Schizophrenia is a specific type of psychosis. It is a disorder distinguished by disturbances within thought patterns, attention and also emotion. It can also result in a complete lack of emotional expressiveness, or on occasions inappropriate ones. Every now and then it may cause disturbances in the patient’s movement and or behaviour, resulting in an unkempt appearance.
For quite a long time schizophrenia was perceived as a ‘functional disorder’ with some doctors saying it was a ‘sociological phenomenon’ (Gelder et al 1989) meaning’ patients with schizophrenia are normal people who are driven insane by an insane world’.
Schizophrenics may often be withdrawn from other people and usual everyday reality, frequently into a life of strange delusions and hallucinations. Schizophrenia is known to cause such huge disruption within that person’s life that it is unsurprising that it has been very difficult to find out what the underlying causes of the disorder are and to develop methods to try and treat it. There is still a long road to travel before anyone understands the various factors that trigger schizophrenia
. There are many treatments but ones that are effective as well as having no undesirable side effects are yet to be found, although the efficiency of some antipsychotic drugs and current advancement in biological research has actually countered this 70’s concept. Revolutionary scientific progression in neuroscience, genetics, brain imaging and molecular biology over the years has now supplied dependable and conclusive evidence for the biological bases that underlie schizophrenia.
Because of the severity of schizophrenic symptoms it makes finding or keeping employment very difficult. Unusual behaviour an...
... middle of paper ...
Accessed on 29/12/2009
Gross, R. (2001) Psychology: The Science of The Mind and Behaviour. 4th Ed
London: Hodder &Stoughton
Kring, A M. et al (2009) Abnormal Psychology. 11th Ed
New York: John Wiley & Sons, Inc
Frith, C. D (1992) Cognitive Psychology: The cognitive neuropsychology of schizophrenia
London: Psychology Press The Taylor & Francis Group
Clarke, I et al (2009) Cognitive Behaviour Therapy For Acute Inpatient Mental Health Units
New York: Routledge, Taylor & Francis Group
Bazire, S (2004) Drugs Used In The Treatment Of Schizophrenia. 4th Ed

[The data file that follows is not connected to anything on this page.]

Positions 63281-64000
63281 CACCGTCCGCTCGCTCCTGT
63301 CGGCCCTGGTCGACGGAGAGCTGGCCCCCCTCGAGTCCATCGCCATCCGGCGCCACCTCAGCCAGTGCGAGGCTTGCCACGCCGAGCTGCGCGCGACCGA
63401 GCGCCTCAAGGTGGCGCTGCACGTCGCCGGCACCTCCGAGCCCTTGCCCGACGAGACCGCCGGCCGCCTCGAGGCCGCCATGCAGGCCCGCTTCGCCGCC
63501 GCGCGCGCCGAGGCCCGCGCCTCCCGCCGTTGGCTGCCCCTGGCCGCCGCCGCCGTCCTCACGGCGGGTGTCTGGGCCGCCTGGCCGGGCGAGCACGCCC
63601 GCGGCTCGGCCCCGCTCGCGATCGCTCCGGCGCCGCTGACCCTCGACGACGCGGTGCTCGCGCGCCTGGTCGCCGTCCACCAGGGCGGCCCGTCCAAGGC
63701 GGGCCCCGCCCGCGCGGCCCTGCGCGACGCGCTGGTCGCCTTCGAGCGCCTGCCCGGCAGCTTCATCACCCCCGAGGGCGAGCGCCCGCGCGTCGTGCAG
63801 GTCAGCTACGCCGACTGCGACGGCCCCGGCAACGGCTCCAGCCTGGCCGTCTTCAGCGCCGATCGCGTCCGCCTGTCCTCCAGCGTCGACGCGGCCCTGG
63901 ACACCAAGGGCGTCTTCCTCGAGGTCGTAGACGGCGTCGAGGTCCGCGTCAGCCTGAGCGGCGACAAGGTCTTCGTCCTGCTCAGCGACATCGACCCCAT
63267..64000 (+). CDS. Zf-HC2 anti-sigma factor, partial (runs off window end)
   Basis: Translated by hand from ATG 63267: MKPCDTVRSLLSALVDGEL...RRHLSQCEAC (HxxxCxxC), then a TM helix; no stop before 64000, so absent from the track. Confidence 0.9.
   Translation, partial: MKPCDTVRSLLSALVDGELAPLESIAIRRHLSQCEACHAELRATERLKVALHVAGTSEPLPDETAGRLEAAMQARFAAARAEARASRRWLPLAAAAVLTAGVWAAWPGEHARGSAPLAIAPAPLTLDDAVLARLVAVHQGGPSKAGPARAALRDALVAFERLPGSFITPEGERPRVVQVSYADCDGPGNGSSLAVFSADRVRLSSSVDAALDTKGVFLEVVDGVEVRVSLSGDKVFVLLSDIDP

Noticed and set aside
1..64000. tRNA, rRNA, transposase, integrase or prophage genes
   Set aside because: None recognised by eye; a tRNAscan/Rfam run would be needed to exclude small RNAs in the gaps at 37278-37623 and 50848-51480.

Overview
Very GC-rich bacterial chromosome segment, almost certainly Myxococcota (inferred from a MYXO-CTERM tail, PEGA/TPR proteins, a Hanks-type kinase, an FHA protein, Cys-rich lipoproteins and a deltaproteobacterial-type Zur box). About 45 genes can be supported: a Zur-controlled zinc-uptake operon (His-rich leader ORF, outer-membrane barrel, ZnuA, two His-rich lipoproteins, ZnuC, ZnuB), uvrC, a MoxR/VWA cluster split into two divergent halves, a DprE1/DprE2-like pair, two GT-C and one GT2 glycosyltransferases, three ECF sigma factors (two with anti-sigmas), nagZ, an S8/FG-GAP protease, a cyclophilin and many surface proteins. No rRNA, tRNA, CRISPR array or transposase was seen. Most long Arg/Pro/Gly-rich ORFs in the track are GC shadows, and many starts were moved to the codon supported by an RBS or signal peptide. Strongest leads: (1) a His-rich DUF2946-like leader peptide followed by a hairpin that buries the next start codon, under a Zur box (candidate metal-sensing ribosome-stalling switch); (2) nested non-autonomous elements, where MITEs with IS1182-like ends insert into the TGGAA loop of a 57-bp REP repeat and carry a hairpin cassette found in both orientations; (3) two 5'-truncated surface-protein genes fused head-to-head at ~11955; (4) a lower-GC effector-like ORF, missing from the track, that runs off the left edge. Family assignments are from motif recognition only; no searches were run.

Sussex: APS Publishing
Accessed on 29/12/2009
Need Writing Help?
Get feedback on grammar, clarity, concision and logic instantly.Check your paper »
- When thinking of someone with schizophrenia most people probably envision a person experiencing delusions and/or hallucinations. This may often be the case, but there are several diagnostic criteria to consider when assessing for schizophrenia. First, as most people envision a schizophrenic person, a person with schizophrenia will experience either delusions, hallucinations, or disorganized speech. They may in fact experience more than one or all of these criteria. Delusions are the false belief in something that is contraindicated.... [tags: Schizophrenia, Psychosis, Delusion, Catatonia]
828 words (2.4 pages)
- Introduction: There is immense study on the role of glutamate in Schizophrenia. Even so to date the current antipsychotics do not control major glutamatergic action albeit a study at the NMDA receptor location such as the glycine transport inhibitors may give new novel evidence for the discovery of future antipsychotics (Olney et al., 1999) The Dopamine hypothesis of Schizophrenia The dopamine (DA) theory of schizophrenia has subjugated the effort to justify the behaviours Schizophrenia is a psychiatric bedlam relating to the messing up of routine thinking, sentiment and every day activities.... [tags: Schizophrenia ]
2341 words (6.7 pages)
- Since childhood-onset schizophrenia (COS) has a much lower prevalence than adult-onset schizophrenia, the amount of valid studies completed solely on COS is rather small. But, COS is still characterizing the same disorder as adult-onset schizophrenia, it is just diagnosed at a younger age. As mentioned previously, childhood-onset schizophrenia is when a child meets all of the diagnostic criteria for schizophrenia prior to the age of thirteen. The lower age requirement needed to get a diagnosis of COS results in the disorder only having a prevalence of 1 in 40,000 versus the “4.6 per 1,000” with schizophrenia in general (Saha).... [tags: Schizophrenia, Mental disorder, Genetics]